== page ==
When performing statistical data analyses, quality professionals are always challenged to maintain data integrity. When should you round up the answer; when should you round down? How many significant figures are appropriate for the data set that has been taken?

Below are a set of simple rules that should help you traverse the perils of statistical data analysis.

**Variation Data Round-off**

**Rule**: Round off the answer to one more significant figure than present in the original data.

**Rule**: This rule is only valid for final results, not intermediate values.

**Example**: Cycle-time data for an application receipt to account opening process is as follows (in days): 4, 4, 3, 5, 1, 5. The mean of these values is 3.66666666…, and should be rounded to 3.7. Because the original data were whole numbers, we round the answer to the nearest tenth.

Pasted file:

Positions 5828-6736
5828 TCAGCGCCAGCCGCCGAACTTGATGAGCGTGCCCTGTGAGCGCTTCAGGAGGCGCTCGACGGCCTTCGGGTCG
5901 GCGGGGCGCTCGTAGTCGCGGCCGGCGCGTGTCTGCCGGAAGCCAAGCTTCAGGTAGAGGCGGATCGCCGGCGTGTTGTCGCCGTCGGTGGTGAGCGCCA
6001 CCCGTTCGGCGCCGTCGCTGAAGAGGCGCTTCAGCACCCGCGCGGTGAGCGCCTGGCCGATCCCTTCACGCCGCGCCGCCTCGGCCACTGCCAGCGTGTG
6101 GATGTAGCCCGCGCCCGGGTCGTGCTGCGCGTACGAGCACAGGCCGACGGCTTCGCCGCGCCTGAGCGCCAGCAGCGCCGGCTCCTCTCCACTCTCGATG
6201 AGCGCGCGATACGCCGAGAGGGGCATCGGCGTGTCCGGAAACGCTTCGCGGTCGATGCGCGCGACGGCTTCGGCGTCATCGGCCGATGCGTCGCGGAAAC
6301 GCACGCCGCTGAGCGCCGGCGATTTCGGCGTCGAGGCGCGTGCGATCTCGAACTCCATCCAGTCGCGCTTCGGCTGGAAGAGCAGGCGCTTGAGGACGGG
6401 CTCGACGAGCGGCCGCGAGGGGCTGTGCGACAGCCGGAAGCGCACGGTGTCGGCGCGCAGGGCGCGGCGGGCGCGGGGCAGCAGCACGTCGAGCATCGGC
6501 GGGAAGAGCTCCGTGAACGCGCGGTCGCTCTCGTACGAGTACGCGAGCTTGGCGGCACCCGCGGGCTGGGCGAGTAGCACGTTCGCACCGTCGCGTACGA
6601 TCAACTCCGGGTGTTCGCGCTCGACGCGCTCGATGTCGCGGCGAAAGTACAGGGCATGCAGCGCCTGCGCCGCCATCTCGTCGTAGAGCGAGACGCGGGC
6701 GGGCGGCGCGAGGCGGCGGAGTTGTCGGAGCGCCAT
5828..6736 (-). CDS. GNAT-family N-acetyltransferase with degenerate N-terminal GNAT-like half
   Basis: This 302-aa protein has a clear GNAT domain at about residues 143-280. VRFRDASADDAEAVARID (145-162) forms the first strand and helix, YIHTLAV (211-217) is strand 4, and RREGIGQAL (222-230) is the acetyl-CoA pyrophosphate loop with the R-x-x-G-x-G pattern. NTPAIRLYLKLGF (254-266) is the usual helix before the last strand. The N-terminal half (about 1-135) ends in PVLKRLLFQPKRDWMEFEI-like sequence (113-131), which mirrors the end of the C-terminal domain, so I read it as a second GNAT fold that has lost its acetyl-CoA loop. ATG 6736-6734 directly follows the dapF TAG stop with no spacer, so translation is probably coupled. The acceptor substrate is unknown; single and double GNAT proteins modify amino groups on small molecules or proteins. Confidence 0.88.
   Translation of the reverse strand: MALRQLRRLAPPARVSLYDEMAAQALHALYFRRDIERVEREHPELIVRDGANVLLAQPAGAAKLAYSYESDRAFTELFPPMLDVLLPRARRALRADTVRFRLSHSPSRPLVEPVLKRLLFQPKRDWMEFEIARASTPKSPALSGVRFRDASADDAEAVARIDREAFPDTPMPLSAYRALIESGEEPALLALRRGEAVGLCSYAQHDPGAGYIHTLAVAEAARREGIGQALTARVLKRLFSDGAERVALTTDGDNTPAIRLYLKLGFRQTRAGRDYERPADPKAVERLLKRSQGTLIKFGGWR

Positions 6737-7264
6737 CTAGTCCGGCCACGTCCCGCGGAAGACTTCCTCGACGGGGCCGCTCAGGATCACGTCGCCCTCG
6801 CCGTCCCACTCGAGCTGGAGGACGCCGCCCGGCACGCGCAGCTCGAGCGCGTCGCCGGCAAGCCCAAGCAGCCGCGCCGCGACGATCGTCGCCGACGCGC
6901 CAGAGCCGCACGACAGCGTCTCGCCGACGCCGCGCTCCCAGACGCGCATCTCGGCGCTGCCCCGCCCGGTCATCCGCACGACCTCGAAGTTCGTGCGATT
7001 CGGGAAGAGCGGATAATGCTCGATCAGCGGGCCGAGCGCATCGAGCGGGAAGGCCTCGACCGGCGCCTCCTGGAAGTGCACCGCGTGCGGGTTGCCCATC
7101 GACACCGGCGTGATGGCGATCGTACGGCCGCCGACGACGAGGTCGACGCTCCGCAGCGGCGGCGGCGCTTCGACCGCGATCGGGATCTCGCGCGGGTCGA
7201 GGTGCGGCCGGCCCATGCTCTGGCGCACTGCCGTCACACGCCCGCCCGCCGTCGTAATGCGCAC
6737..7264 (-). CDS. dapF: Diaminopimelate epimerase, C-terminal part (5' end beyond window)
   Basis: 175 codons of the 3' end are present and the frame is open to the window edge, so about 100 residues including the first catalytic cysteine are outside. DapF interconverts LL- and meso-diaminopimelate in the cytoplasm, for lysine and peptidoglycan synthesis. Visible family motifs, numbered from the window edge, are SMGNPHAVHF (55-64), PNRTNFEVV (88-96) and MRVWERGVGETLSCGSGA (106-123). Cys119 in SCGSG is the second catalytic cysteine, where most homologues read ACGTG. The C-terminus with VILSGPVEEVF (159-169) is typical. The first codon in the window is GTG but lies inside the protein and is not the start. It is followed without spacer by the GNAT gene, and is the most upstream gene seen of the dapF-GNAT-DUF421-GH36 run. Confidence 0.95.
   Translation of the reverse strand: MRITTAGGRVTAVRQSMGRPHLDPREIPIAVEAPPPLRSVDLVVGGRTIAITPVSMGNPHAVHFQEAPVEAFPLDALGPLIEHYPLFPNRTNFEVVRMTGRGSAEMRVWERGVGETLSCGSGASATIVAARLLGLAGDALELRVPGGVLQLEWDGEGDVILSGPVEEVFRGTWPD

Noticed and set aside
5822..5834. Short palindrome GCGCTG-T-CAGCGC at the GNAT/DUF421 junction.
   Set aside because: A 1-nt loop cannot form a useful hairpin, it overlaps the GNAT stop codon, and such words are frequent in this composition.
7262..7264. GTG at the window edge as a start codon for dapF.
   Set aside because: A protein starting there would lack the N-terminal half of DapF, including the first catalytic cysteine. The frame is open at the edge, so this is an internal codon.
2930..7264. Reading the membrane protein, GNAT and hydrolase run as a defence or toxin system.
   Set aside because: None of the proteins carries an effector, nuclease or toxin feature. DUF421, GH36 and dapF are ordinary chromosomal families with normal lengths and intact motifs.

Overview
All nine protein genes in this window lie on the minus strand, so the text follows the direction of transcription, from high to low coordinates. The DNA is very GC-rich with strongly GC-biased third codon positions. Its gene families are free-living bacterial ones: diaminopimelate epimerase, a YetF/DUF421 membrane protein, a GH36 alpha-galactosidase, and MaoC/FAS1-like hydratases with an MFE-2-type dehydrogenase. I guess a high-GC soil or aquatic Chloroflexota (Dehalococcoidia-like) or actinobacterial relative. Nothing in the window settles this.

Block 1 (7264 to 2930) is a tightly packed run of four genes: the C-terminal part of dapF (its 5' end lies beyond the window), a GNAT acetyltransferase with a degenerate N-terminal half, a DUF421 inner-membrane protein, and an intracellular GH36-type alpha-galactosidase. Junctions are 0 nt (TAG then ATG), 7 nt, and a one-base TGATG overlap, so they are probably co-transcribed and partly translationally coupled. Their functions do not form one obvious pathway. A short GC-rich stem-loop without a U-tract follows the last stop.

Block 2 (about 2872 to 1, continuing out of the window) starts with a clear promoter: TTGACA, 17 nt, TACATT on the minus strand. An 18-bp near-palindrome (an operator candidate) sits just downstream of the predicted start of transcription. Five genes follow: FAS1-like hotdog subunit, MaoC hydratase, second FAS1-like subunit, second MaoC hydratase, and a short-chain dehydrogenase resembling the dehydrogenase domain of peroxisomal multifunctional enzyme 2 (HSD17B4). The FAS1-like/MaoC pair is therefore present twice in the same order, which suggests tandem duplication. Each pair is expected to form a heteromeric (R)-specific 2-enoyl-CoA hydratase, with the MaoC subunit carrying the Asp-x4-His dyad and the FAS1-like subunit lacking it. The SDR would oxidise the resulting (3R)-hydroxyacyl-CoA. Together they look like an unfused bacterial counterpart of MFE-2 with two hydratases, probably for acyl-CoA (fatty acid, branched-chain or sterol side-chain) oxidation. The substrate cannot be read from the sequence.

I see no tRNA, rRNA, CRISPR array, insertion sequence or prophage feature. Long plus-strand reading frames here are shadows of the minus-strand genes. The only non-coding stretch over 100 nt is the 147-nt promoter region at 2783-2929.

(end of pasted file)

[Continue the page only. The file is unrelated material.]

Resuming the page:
**Probability Data Round-off**

**Rule**: Either provide the exact fraction or decimal of the probability or round-off the final result to three significant digits.

**Example**: The probability of rolling a ‘4’ with a single die is 1/6 or 0.16666666…, which would be rounded-off to 0.167. The probability of a coin landing on ‘tails’ is 1/2 or 0.5 – because 0.5 is an exact figure, it is not necessary to express it as 0.500.

**Sample Size Round-off**

**Rule**: When the calculated sample size is not a whole number, it should be rounded up to the next higher whole number.

**Rule**: Rounding up a sample size calculation for conservativeness ensures that your sample size will always be representative of the population.

**Example**: A sample size calculation determined that 2006.083 data points were necessary to represent the population. In this case, 2007 data points samples should be taken.